Why Don't We Help Improve Rather Than Make Fun of Bad English

We know that the level of English among the general population in Malaysia is not good. Instead of complaining endlessly and blaming the government, the education system, the teachers and whoever else, why don't we try to help in our own small way.

The mastery of English is uneven among different levels of society and the gap will probably get worse in the future. The command of English among kids from the upper strata of society is much higher than those in the lower rungs. It is really difficult to close the gap in the classroom.

Those who have poor command of the language are weak because they don't speak the language at home and with friends. They also don't read materials in English. Even many English cartoons now have been dubbed into Malay, with dual language options widely available. It used to be that only Japanese cartoons were dubbed. What happens is that by the time they reach school they are already left behind.

When they are behind, they are embarrassed to speak the language. More so when they grow older. Worse still if they hear people making fun of them. So they seek friendship with those who are similar to them. This closes any opportunity for improvement.

I've heard many people complaining about the bad English they encounter. Some also mention and reproduce them on social media, inviting their audience to have a laugh while lamenting how the situation has deteriorated.

Sometimes, we may not be fully aware of the circumstances of the person communicating with us. He may have grown up from an environment different from yours and did not receive the opportunities that you received. He may be intelligent and, god knows, could be a better person than you in other areas. It's just that he could not communicate properly in English. Why don't we help and encourage this person.

Maybe we can take some time and edit one paragraph of his communication. Of course if he's not happy with what you are doing, you can stop. For face to face conversations, we can speak to the person in English occasionally, although our default response would be to speak in the language he is comfortable in.

We should always encourage them to speak in English no matter how bad, and correct them when they make mistakes (of course when you have become close enough to this person). Please avoid making fun of people in public. This will discourage them from speaking and will hinder their learning.

I realised how bad the situation is and the huge gap between the different classes recently. My daughters play hockey and I usually assist the coach during training. They were previously from a school in an affluent area, whose students mainly come from the vicinity. However, they recently switched to a school in a nearby area where many students come from flats and public housing areas.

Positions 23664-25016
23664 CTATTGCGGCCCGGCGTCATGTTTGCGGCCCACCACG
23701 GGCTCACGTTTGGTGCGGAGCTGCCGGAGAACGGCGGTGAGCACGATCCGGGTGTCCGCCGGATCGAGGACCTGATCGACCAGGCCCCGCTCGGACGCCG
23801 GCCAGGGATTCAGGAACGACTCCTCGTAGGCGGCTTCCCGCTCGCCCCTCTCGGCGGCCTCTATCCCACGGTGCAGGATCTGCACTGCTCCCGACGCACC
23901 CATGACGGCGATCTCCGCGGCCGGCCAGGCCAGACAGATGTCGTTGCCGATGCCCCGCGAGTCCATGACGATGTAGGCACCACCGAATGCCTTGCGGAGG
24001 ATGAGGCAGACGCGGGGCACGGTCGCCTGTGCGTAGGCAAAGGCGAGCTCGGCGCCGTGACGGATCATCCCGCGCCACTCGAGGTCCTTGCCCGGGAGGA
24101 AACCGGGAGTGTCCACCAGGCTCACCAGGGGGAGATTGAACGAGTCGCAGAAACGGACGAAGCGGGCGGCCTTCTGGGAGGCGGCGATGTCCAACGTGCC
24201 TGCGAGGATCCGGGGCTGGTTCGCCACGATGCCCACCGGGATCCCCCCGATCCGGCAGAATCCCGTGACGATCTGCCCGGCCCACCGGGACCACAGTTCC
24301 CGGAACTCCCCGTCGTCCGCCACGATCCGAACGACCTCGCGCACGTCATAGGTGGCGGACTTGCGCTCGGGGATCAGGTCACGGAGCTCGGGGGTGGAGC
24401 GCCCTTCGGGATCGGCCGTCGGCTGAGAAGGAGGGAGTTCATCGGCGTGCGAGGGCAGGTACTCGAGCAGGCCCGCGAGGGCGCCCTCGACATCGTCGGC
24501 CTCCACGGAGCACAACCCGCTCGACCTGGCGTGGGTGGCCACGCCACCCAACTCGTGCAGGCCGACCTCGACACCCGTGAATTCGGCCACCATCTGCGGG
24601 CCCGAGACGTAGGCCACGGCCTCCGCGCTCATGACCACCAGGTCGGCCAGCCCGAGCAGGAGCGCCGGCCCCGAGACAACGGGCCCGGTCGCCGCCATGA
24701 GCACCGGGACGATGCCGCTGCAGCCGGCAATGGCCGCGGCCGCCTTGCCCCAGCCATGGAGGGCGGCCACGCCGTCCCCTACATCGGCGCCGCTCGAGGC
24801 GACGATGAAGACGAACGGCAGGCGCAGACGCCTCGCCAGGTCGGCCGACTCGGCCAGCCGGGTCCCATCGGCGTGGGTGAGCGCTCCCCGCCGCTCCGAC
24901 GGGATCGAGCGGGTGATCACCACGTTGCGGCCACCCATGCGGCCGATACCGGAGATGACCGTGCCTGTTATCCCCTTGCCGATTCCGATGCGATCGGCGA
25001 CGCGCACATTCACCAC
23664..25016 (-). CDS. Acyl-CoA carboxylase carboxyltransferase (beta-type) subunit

In the former, I was giving instructions in Malay and they asked me to speak in English, as many of them spoke English at home. However the situation is so different in their new school. The students there have problems understanding simple English words. The coach has to speak in Malay all the time.

It is not the students or the teachers' fault. It is just the circumstances they find themselves in. They have not been exposed to the language and have no chance to practice it. They may be able to answer exam questions if they study hard, but will find difficulty conversing and getting really good jobs later in life if they can't speak or write properly.

On our part, we can either complain about the current situation and blame the usual suspects, or we can strive to help at the micro level, even if its just one person.

Saying that whole education system needs to change or that we need better teachers before we can improve does not create any value. Helping one person improve his  English has tremendous benefits. He in turn will probably be better equipped to converse with his children and friends in English. The benefits could possibly accrue to his family and expand.

This reminds me of a story some of you may have heard before about the old man and the starfish, which has been told by many motivational speakers and authors.

Once upon a time, there was an old man who used to go to the ocean to do his writing. He had a habit of walking on the beach every morning before he began his work. Early one morning, he was walking along the shore after a big storm had passed and found the vast beach littered with starfish as far as the eye could see, stretching in both directions.

Off in the distance, the old man noticed a small boy approaching. As the boy walked, he paused every so often and as he grew closer, the man could see that he was occasionally bending down to pick up an object and throw it into the sea. The boy came closer still and the man called out, ”Good morning! May I ask what it is that you are doing?”

The young boy paused, looked up, and replied “Throwing starfish into the ocean. The tide has washed them up onto the beach and they can’t return to the sea by themselves,” the youth replied. “When the sun gets high, they will die, unless I throw them back into the water.”

The old man replied, “But there must be tens of thousands of starfish on this beach. I’m afraid you won’t really be able to make much of a difference.” he boy bent down, picked up yet another starfish and threw it as far as he could into the ocean. Then he turned, smiled and said, “It made a difference to that one!”

Adapted from The Star Thrower, by Loren Eiseley (1907 – 1977)
Excerpted from Peter Straube's Events for Change.
Photo from nationalgeographic.com


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